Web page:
# Complexity class NP Is the class of languages that can be verified by a polynomial-time algorithm. L = { x in {0,1}* | there exists a certificate y with.

## Presentation on theme: "Complexity class NP Is the class of languages that can be verified by a polynomial-time algorithm. L = { x in {0,1}* | there exists a certificate y with."— Presentation transcript:

Complexity class NP Is the class of languages that can be verified by a polynomial-time algorithm. L = { x in {0,1}* | there exists a certificate y with |y| = O(|x| c ) The algorithm A verifies language L in polynomial time. HAM-CYCLE  NP

If L  P then L  NP, since if there is a polynomial time algorithm to decide L, the algorithm can be easily converted to verification algorithm to accept those inputs that it detemines to be in L. Thus P  NP

Unknown NP is closed under complement? L  NP  /L  NP ? Define complexity class co-NP : L such that /L  NP NP = co-NP ? P is closed under complement P  NP  co-NP

P = NP  co-NP ? Any language in NP  co-NP - NP ? P = NP = co-NP NP = co-NP P co-NP NP P = NP  co-NP co-NP NP NP  co-NP P Four possible relationships between complexity classes

NP-Complete problems If NP - P is nonempty, HAM-CYCLE  NP - P NP-Complete languages are, in a sense, the “hardest” languages in NP. Compare the relative “hardness” of languages by “polynomial time reducibility”.

Reducibility Q is reduced to Q’ if any instance of Q can be “easily rephrased” into an instance of Q’. Then Q is, in a sense, “not harder to solve” than Q’. L 1 is polynomial time reducible to L 2, L 1  p L 2, if there exists a polynomial time computable function f: {0,1}*  {0,1}* such that  x  {0,1}* ; x  L 1 iff f(x)  L 2. f is called reduction function

FA2 A1 x f(x) f(x)  L2 ? x  L1 ? Lemma 36.3 If L 1, L 2  {0,1}* are languages such that L 1  p L 2, then L 2  P implies L 1  P.

NP-completeness A language L  {0,1}* is NP-complete if 1.L  NP and 2.L’  p L for every L’  NP If 2 but not 1 L is NP-hard

Theorem 36.4 If any NP-complete problem is polynomial time solvable, then P = NP. If any problem in NP is not polynomial time solvable, then all NP-complete problems are not polynomial time solvable.

Circuit satisfiability A truth assignment for a boolean combinational circuit is a set of boolean input values. A one- output combinational circuit is satisfiable if it has a truth assignment that causes the output to be 1. CIRCUIT-SAT = { | C is a satisfiable boolean combinational circuit } k inputs, 2 k possible assignments

Lemma 36.5 The circuit satisfiability problem belongs to the class NP. Proof : Provide a polynomial time algorithm that can verify CIRCUIT-SAT.

Lemma 36.6 The circuit satisfiability is NP-hard. Proof : Provide a polynomial time algorithm computing a reduction function f that maps every binary string x to a circuit C = f(x) such that x  L if and only if C  CIRCUIT-SAT.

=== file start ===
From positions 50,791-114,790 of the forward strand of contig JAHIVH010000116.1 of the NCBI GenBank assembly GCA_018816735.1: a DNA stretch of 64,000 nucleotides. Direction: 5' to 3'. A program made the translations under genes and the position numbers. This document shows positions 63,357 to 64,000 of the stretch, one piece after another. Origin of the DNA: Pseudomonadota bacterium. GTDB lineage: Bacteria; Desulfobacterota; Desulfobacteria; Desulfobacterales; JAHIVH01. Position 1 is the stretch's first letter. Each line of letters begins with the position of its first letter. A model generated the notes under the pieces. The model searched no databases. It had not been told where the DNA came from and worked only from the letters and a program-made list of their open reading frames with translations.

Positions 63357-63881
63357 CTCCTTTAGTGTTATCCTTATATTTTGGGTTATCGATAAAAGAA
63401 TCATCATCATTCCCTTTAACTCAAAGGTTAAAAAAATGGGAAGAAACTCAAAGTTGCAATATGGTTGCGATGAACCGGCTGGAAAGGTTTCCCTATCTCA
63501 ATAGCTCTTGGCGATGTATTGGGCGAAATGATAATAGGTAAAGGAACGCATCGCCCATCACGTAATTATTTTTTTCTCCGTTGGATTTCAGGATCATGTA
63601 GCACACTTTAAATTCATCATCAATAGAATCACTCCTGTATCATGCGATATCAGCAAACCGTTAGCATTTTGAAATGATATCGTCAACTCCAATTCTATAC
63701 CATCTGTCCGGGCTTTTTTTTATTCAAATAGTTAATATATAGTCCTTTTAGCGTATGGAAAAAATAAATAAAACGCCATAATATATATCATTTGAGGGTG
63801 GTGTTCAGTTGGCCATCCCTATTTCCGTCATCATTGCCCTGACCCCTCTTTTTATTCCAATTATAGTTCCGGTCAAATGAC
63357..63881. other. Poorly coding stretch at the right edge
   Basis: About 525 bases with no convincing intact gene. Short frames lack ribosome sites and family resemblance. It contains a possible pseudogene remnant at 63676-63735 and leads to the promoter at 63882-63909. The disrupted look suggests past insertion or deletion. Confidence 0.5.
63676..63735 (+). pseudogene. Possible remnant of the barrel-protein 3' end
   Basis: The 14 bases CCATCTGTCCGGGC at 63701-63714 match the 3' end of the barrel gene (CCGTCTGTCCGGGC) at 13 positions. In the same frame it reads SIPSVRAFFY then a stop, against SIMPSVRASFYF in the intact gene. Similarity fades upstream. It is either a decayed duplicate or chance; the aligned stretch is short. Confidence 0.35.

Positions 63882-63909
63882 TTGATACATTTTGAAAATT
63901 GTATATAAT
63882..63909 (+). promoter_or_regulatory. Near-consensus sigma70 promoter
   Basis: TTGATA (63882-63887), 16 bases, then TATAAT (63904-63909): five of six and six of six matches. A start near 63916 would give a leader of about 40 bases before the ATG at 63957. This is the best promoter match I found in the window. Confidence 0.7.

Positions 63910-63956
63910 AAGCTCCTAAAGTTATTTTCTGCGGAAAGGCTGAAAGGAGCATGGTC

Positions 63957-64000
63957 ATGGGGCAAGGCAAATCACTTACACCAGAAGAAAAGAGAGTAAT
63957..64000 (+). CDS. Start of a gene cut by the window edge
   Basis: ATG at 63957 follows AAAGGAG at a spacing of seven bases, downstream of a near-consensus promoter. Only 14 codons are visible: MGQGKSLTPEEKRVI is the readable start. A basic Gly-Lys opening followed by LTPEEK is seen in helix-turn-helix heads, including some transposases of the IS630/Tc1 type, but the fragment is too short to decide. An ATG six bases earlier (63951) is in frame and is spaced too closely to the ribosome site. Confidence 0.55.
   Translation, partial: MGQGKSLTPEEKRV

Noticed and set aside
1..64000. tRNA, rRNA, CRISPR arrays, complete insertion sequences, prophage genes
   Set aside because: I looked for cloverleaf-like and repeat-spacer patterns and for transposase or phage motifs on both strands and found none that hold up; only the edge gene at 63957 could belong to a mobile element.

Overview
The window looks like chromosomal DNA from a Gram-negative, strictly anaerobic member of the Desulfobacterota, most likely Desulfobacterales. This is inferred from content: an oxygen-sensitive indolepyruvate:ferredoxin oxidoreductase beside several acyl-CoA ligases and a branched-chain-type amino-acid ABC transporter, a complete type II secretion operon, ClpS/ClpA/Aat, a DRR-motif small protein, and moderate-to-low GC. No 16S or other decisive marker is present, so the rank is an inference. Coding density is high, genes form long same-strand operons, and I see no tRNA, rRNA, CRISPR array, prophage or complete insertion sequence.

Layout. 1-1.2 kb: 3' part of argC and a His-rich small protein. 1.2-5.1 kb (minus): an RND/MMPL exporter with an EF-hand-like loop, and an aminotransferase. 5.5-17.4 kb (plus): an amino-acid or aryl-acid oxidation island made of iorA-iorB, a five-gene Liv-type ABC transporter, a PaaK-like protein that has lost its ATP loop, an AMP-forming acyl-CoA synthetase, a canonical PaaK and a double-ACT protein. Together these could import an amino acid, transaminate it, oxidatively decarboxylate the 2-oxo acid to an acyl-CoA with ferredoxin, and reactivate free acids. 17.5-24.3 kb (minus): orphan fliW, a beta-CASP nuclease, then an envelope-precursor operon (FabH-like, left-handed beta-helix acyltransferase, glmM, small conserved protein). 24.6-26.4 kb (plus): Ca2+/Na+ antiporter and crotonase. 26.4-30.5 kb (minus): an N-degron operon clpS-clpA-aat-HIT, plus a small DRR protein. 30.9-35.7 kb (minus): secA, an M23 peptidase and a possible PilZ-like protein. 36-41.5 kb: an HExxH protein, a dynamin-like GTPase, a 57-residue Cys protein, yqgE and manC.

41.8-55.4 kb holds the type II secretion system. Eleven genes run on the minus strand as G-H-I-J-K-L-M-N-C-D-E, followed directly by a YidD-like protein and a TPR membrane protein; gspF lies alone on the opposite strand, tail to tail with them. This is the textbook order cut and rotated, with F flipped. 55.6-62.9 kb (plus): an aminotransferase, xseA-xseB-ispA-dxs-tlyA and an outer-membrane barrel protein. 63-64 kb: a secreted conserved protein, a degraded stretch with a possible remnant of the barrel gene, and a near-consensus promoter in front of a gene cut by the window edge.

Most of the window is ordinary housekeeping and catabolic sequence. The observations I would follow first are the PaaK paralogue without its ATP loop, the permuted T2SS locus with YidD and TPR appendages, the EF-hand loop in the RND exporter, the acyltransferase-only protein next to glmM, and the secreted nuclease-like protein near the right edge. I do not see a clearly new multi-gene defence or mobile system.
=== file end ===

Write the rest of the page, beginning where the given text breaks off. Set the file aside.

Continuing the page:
L  NP, A exists that verifies L in polynomial time. The algorithm F that we shall construct will use the two input algorithm A to compute the reduction function f. Running time of A : T(n) = O(n k ) input string length n, certificate length O(n k )

Basic idea of proof Represent the computation A as a sequence of configurations and M is a combinational circuit that implement the mapping of one configuration to another. Configuration : the program, the program counter, working storage, machine states.

Program A PC machine state x y memory M c1 Program A PC machine state x y memory M c0 Program A PC machine state x y memory cT(n)... input 0/1 output

C i --M--> C i+1 If A run at most T(n) steps the output appears in C T(n) Construct M that computes all configurations. F : given x computes C = f(x) that is satisfiable iff there exists a certificate y such that A(x,y) = 1. when F obtains x, it first computes n = |x| and construct C’ consists of T(n) copies of M.

Proof 1.F correctly computes f. C is satisfiable iff there exists y such that A(x,y) = 1. 2.F runs in polynomial time. Part 1 if part Suppose there exists y, length O(n k ) such that A(x,y) = 1. Apply y to the input of C, the output of C is C(y) = A(x,y) = 1. Thus if a certificate exists then C is satisfiable.

Part 1 only if Suppose C is satisfiable, hence there exists an input y to C such that C(y) = 1, from which we conclude that A(x,y) =1. Part 2 (A runs in polynomial time) The number of bits required to represent a configuration is polynomial in n (n = |x|). Program A has constant size

The length of input x is n The length of the certificate y is O(n k ) The algorithm runs at most O(n k ) steps, the amount of working storage required by A is polynomial of n. The length of a configuration is polynomial in O(n k ) M has the size polynomial in the length of a configuration, hence is polynomial in n.

The circuit C consists of at most t = O(n k ) copies of M, hence it has size in polynomial of n. The construction of C from x can be accomplished in polynomial time by the reduction algorithm F, since each step of construction takes polynomial time. Theorem 36.7 The circuit-satisfiability problem is NP-complete

Download ppt "Complexity class NP Is the class of languages that can be verified by a polynomial-time algorithm. L = { x in {0,1}* | there exists a certificate y with."

Similar presentations